The way one of Spider-Man's most underestimated enemies finally scores his ultimate victory against the hero is by suddenly grabbing hold of Silver Sable – the mercenary who has been right at Spidey's side, boosting his confidence when it faltered in this role he's not used to, vouching for him to everyone else whose help they required by reaffirming her deep, abiding belief in him, and even making a play for him during this intense race against the clock to save the entire world – and pinning her down as the water rushes into the corridor to flood them out. Promising that he will not move from that spot, even as the water overtakes them both.
The Rhino commits suicide by murder. A truly dark turn from Slott, a man not known for dark turns.
For her part, Silver Sablinovia of Symkaria has always seemed a bit morally gray… or morally silver, as it were. She's killed for money, but she's never preyed on the innocent, and her income tends to go to support her homeland – which has the misfortune of neighboring Dr. Doom's Latveria. She's always been more hero than true cold-blooded merc, and she's always had near-fatal taste in men (see her ex-husband Foreigner, who routinely tries to kill her). So perhaps we should've seen this fate coming to befall her a few issues ago, when Sable actually revealed that she was interested in Spider-Man – and one can very easily see how working alongside Spidey in this paramilitary commando mode would have turned the crank of a soldier like Sable. This particular mission has been all nobility, though, with Sable involving herself of her own volition because she believed in Spider-Man enough to defy the world's opinion that Octavius was actually working to solve global warming for them. To her last breath, her last gasp of air, her true nature is nobility, desperately urging Spider-Man to leave her behind to stop Octavius before he killed the world.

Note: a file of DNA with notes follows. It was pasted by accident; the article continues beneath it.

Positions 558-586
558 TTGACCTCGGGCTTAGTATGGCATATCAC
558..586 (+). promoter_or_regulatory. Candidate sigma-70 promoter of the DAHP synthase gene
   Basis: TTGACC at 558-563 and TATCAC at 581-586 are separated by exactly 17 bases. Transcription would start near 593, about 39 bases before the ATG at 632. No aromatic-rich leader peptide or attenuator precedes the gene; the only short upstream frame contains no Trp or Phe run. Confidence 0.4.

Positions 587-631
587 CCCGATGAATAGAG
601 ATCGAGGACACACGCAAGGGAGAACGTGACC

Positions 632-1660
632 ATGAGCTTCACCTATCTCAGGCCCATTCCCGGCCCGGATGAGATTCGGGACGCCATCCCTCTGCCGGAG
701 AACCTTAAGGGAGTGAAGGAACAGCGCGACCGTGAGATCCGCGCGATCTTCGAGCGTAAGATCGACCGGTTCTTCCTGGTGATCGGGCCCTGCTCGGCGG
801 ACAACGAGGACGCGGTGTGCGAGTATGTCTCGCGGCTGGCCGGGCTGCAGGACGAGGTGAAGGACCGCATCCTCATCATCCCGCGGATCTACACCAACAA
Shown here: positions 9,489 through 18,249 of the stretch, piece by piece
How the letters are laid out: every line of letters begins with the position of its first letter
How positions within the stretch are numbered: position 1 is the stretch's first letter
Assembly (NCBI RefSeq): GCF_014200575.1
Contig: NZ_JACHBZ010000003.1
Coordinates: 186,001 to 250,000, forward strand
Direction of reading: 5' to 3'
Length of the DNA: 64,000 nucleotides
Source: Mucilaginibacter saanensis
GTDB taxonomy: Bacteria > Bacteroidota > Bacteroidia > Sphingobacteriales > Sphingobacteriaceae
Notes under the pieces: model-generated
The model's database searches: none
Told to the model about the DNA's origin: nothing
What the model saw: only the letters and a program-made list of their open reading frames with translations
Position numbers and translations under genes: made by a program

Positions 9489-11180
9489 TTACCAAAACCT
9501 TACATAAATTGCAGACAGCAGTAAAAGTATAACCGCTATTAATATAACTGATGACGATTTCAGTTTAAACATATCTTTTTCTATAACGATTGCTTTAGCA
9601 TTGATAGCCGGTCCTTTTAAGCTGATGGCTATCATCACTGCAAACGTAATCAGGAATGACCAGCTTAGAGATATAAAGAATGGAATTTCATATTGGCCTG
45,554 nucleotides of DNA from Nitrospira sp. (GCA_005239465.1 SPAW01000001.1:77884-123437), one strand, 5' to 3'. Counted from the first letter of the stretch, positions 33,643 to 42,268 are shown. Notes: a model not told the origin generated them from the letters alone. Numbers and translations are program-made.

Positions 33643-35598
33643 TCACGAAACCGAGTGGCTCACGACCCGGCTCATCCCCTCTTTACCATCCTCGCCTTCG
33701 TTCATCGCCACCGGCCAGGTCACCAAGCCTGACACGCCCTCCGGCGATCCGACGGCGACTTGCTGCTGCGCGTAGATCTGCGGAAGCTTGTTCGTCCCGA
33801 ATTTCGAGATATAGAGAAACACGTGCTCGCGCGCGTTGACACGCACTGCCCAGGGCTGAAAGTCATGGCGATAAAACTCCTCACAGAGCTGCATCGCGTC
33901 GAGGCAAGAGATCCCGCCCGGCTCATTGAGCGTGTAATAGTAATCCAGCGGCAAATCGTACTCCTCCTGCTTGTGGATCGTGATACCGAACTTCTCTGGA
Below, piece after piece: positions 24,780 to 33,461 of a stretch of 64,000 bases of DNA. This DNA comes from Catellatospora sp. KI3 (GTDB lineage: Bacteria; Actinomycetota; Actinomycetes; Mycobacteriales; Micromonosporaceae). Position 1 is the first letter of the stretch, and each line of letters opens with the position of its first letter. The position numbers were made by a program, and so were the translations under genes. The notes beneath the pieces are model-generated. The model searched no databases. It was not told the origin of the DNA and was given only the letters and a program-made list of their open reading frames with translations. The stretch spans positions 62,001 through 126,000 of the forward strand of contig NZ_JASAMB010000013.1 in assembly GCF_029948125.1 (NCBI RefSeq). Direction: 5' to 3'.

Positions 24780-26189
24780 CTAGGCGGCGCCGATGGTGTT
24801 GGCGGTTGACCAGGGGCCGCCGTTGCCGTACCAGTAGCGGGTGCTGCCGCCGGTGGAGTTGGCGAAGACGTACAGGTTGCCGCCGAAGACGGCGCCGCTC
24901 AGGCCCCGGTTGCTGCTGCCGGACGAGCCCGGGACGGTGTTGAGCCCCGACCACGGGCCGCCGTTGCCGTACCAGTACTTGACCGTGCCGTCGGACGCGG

And that he does, calling upon reserves of strength he didn't know he had. And even though he wins the war, the one lost battle makes the whole effort a failure for Peter Parker and his vow that no one would die on his watch.